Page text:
Guitar Making Tip Number 624 is about fretting the neck. When you hammer your frets, especially as a beginner, lots of bad things can happen. Here is how you can still fret your neck and not worry about all the bad things.
Fretting the Neck as a Beginner
This causes stress, and sometimes it can cause people to rush through the process. Rushing just makes it worse, and everything spirals out of control from there.
The biggest problem with fretting in the beginning is hammering. It really does take some skill and practice to hammer in the frets without damaging anything else. It also takes skill to seat them well.
With the alternative methods to fretting available to guitar makers, it’s a surprise that some people still use the hammer. Pressing frets into place with a caul is a much better method, and it alleviates a lot of the problems associated with hammering. Here is how…
Hammering Frets Leads to Damaged Fretboards
If you are a beginner, and you are hammering your frets, be prepared to do some repairs on the fretboard when you are done. I promise that you will become a very skilled dent repairman before you ever become a skilled fret hammerer.
When I did my first guitar I just about wanted to cry. I spent a ton of time hammering and trying to take my time, but it seemed like every other fret had a dent for me to repair. It was awful. At that point, I knew that there had to be a better way.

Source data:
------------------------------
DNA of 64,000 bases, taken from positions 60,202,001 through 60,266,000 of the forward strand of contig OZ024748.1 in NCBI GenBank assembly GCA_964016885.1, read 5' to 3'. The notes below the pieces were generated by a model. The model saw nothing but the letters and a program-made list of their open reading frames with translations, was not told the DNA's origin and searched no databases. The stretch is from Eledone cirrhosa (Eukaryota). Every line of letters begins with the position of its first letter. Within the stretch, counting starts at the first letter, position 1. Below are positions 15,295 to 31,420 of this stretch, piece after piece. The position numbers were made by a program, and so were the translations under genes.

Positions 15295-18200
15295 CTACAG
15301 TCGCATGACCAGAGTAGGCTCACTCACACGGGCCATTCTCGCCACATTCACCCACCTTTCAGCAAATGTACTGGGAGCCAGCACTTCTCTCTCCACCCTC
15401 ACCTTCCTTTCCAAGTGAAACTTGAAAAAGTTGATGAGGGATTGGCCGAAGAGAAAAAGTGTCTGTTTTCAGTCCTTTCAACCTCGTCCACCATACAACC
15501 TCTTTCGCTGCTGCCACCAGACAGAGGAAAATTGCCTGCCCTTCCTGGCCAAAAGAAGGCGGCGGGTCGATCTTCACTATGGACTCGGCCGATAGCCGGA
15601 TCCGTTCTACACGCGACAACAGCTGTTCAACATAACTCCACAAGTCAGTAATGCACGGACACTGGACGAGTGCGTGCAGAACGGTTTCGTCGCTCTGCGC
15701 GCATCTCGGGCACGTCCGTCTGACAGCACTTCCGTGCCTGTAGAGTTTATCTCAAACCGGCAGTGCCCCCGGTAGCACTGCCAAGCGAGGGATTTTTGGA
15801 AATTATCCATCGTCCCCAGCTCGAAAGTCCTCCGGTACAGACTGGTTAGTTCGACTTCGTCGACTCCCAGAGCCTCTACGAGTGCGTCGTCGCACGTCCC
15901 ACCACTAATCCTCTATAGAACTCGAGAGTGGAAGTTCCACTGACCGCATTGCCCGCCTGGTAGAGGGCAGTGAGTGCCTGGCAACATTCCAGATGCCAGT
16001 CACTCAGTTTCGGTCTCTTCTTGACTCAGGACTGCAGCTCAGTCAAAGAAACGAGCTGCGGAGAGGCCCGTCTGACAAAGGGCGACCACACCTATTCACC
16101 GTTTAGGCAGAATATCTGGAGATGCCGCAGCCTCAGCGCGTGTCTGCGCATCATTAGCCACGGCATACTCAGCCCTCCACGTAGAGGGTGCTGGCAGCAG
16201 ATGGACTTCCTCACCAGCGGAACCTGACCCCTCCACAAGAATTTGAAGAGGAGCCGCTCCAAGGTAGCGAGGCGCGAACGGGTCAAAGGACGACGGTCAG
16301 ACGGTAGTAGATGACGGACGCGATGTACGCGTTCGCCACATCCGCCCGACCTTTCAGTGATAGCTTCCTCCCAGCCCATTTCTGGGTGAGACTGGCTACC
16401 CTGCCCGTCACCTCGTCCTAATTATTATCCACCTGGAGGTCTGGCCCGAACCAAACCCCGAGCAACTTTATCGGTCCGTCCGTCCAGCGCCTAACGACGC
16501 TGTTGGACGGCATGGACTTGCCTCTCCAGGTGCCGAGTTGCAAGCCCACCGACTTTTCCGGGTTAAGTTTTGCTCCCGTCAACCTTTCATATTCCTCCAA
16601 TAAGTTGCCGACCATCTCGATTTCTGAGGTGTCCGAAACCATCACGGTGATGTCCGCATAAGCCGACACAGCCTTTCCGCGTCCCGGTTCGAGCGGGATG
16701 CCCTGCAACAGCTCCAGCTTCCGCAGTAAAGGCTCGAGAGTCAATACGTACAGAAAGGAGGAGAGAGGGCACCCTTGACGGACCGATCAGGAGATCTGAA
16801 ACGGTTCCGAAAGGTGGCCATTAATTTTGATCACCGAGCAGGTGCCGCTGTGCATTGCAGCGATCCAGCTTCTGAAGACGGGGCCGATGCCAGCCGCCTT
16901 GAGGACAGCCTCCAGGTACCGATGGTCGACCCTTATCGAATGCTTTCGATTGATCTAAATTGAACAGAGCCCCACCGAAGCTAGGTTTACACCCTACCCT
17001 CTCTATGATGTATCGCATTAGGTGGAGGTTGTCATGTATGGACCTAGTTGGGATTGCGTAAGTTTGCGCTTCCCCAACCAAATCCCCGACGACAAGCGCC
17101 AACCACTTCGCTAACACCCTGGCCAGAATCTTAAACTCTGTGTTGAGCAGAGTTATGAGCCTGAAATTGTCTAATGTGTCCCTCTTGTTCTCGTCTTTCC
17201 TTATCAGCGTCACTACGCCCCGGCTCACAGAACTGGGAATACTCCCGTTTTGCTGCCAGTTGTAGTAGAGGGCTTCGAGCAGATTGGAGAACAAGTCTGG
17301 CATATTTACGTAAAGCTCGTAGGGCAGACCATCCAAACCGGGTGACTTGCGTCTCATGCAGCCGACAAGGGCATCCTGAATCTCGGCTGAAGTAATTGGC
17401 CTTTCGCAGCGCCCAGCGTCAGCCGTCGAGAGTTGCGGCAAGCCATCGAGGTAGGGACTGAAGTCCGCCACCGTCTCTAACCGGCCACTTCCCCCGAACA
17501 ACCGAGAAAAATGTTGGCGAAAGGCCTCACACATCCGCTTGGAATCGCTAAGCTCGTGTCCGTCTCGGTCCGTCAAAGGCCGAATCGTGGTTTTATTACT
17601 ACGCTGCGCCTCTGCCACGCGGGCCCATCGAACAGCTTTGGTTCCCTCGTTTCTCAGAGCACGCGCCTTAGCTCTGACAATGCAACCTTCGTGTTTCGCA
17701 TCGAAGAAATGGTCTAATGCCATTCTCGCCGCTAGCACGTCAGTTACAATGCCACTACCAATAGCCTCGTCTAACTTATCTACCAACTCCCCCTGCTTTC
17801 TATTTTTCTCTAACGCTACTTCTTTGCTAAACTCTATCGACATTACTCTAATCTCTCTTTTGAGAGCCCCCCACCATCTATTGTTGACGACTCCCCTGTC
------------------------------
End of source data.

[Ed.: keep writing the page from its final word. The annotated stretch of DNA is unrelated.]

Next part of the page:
To my disappointment, there were already several better ways that I could have used, but I didn’t even think to look before I started hammering away. One of these is pressing the frets in place, which is my favorite method.
Pressing Frets is Safer and Easier
There are a number of fret pressing options in the world. It’s a good idea to take a look at what is available and then buy something that matches the tools you already have. If you would like to make a fret seating caul, you can do that yourself as well.
Fret presses are sold for use on the drill press, and by hand with a locking pliers. The cauls are made with different radii which correspond to the fretboard radius. It’s a simple matter of pressing the fret into position rather than hammering.
If you want to make a fret caul yourself, all you need is a piece of hard wood about an inch square and three inches long. Carve the proper radius on one face, and then use that to hammer with. I seat all my frets like this, and it’s super easy, and cheap too.
Guitar Making Tip No. 624 Wrap-Up
Fretting the guitar is already going to be one of the more stressful parts of the build, so there is no reason you should make it worse. Hammering in the frets is something that takes some practice, but pressing is just about as easy as it gets.
Look for a fret press that works with the tooling you already have, or make one yourself from a piece of hardwood. Either way you go, you will be seating your frets much better than before, and with much more accuracy.
If you have any questions on Guitar Making Tip No. 624, please leave a comment and I will be glad to answer them. Happy building.
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Tip No. 624 is from my book, 1,001 Acoustic Guitar Making Tips for Beginners, which has a thousand more great tips to get your first few builds on the right track. There is no secret to guitar making, just a lot of small things that you need to get right. These tips will help you.